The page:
Astronomers have been observing the Sun with various kinds of equipment for ages to get a better understanding of how its magnetic fields affect the solar wind, and they’ve recently made strides in this research.
What they’ve found has been published in The Astrophysical Journal.
Using NASA’s Solar Terrestrial Relations Observatory (STEREO), experts have managed to map out previously un-mapped regions of the Sun’s solar wind, a force that reaches many of the Solar System’s planets. It turns out there is a boundary between where the Sun's solar wind can be controlled by its magnetic fields, and where it can't be.
Image Credit: data from Craig DeForest, SwRI
Computer algorithms have allowed these researchers to dim the competing brightness from stars and dust in the background of the footage, giving us what appears to be the first ever pure recording of solar wind in a region we’ve never mapped out before.
The footage gives us a front row seat at how solar wind structure changes as it gets further and further away from the Sun, beyond the corona.
After a certain distance, around 20 million miles away from the Sun’s surface, solar wind is no longer as organized and it begins on a much less-controlled course because the magnetic field can’t control it anymore. The consistency of that solar material can be observed, and that’s just what these researchers have managed to do.
“As you go farther from the sun, the magnetic field strength drops faster than the pressure of the material does,” said Craig DeForest, lead author of the paper and a solar physicist at the Southwest Research Institute in Boulder, Colorado. “Eventually, the material starts to act more like a gas, and less like a magnetically structured plasma.”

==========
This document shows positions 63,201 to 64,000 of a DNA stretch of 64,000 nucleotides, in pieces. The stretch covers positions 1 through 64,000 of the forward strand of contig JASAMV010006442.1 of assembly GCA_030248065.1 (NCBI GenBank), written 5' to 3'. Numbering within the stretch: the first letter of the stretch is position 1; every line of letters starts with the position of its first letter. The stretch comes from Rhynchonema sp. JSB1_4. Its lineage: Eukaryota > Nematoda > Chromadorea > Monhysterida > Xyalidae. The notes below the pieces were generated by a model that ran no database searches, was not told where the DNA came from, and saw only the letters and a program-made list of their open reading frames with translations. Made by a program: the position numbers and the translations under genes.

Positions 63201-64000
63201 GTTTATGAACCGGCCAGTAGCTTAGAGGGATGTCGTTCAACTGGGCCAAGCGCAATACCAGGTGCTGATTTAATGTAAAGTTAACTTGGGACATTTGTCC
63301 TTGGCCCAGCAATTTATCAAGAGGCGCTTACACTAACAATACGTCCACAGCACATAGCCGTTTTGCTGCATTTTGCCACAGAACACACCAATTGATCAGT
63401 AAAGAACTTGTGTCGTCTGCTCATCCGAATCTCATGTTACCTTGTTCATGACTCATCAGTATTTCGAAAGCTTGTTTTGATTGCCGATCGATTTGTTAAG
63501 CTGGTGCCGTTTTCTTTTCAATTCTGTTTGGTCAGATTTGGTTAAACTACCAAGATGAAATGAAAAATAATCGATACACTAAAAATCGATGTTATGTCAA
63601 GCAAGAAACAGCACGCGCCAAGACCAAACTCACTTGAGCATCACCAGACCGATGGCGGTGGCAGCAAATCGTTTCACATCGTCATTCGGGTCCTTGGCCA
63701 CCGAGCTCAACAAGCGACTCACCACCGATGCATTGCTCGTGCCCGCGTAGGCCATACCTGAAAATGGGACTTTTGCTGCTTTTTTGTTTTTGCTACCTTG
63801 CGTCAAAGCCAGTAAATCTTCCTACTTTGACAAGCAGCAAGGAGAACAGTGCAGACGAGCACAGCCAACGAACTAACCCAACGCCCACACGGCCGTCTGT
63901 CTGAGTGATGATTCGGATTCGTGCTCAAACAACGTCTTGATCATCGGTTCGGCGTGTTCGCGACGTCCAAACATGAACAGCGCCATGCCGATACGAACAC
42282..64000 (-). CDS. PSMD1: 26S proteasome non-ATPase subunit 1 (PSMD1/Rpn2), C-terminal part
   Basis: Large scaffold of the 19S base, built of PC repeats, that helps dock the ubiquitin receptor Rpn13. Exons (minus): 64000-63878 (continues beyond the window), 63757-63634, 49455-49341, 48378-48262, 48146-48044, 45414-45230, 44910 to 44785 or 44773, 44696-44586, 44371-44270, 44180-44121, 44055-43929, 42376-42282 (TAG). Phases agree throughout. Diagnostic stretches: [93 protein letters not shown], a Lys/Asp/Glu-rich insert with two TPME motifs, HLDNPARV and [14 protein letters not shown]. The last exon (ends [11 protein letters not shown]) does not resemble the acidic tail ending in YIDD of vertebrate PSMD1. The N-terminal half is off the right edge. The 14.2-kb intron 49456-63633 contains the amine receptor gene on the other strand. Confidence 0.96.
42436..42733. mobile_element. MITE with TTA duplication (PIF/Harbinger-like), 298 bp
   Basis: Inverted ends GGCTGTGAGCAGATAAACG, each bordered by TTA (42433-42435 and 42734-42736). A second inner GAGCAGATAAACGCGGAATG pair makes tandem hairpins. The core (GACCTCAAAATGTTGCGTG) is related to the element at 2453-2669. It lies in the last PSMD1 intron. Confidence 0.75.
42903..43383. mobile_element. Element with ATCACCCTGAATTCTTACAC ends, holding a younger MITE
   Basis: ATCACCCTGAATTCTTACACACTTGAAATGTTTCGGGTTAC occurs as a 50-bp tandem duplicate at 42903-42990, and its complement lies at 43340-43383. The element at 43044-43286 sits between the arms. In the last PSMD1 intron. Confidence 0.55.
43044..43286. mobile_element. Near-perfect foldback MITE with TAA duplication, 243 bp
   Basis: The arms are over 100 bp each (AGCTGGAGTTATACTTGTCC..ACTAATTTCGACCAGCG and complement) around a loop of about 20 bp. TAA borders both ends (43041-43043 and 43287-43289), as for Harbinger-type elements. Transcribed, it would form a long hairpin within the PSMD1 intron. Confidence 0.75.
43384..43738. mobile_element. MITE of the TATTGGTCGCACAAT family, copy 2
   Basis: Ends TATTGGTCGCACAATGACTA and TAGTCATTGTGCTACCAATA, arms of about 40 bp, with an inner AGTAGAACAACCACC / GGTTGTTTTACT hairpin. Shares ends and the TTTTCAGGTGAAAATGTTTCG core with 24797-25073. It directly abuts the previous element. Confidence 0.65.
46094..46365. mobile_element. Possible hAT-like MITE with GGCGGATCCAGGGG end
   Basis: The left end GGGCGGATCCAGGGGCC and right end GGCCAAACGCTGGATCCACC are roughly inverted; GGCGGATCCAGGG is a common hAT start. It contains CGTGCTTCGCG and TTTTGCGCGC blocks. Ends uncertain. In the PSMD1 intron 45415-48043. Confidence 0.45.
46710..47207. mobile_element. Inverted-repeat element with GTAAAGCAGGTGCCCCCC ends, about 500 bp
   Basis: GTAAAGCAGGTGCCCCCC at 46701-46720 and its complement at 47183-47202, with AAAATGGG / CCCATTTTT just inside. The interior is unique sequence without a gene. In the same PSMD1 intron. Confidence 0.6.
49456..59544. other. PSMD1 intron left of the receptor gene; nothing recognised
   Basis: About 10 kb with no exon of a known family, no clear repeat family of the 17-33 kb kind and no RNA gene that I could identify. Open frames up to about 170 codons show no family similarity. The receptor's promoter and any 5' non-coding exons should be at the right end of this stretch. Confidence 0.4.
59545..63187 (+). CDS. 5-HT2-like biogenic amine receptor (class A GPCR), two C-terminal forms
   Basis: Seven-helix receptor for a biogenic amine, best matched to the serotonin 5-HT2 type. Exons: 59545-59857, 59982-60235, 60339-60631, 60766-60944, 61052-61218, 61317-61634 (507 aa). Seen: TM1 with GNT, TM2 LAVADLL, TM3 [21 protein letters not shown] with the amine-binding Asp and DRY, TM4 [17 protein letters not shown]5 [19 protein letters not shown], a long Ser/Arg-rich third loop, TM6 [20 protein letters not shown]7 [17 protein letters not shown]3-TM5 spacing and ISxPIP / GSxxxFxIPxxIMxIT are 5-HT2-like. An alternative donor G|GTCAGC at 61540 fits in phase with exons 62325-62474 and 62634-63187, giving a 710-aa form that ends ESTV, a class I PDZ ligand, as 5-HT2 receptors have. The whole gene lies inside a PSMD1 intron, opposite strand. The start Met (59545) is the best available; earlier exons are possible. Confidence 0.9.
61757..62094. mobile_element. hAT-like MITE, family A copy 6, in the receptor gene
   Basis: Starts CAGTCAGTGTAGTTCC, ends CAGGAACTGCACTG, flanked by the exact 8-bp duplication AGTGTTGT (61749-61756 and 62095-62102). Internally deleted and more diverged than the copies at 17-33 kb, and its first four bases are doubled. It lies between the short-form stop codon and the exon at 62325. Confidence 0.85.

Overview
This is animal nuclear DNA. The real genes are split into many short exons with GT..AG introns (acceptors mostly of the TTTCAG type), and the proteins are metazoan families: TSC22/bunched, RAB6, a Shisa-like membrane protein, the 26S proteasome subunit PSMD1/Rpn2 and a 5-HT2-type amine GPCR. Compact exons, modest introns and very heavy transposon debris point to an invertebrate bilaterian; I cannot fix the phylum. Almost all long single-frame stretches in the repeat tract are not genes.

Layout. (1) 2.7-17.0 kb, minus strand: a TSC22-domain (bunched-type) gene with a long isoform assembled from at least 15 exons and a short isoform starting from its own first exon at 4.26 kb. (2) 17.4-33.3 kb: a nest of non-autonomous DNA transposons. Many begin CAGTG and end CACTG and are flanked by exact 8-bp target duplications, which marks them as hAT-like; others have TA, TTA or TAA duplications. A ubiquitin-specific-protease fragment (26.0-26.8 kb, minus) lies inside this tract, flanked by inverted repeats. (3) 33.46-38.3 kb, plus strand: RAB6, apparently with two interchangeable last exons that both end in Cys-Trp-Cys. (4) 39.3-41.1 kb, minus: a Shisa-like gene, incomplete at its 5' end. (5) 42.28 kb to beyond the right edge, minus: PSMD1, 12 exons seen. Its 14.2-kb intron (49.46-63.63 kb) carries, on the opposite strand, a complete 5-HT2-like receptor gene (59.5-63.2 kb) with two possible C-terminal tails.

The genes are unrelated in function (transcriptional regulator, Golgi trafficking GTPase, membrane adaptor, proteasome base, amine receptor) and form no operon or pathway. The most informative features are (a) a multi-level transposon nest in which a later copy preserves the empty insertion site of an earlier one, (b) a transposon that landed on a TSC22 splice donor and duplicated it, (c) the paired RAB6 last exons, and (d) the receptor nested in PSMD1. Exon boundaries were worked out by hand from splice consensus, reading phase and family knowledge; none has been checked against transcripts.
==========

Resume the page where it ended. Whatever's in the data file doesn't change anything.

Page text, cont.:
The reason this study is so important is because processing this kind of footage without destroying the parts we need to see requires careful attention. The particles seen in the solar wind aren’t that bright, and are easily out-shined by other objects in surrounding space, which has made it difficult to observe this region of the solar wind in the past.
Now having seen how solar wind behaves when it leaves the Sun’s ‘atmosphere,’ scientists can have a better idea of how solar wind impacts the planets in our Solar System. Such can help us better understand phenomena like auroras and prepare for possible hazards.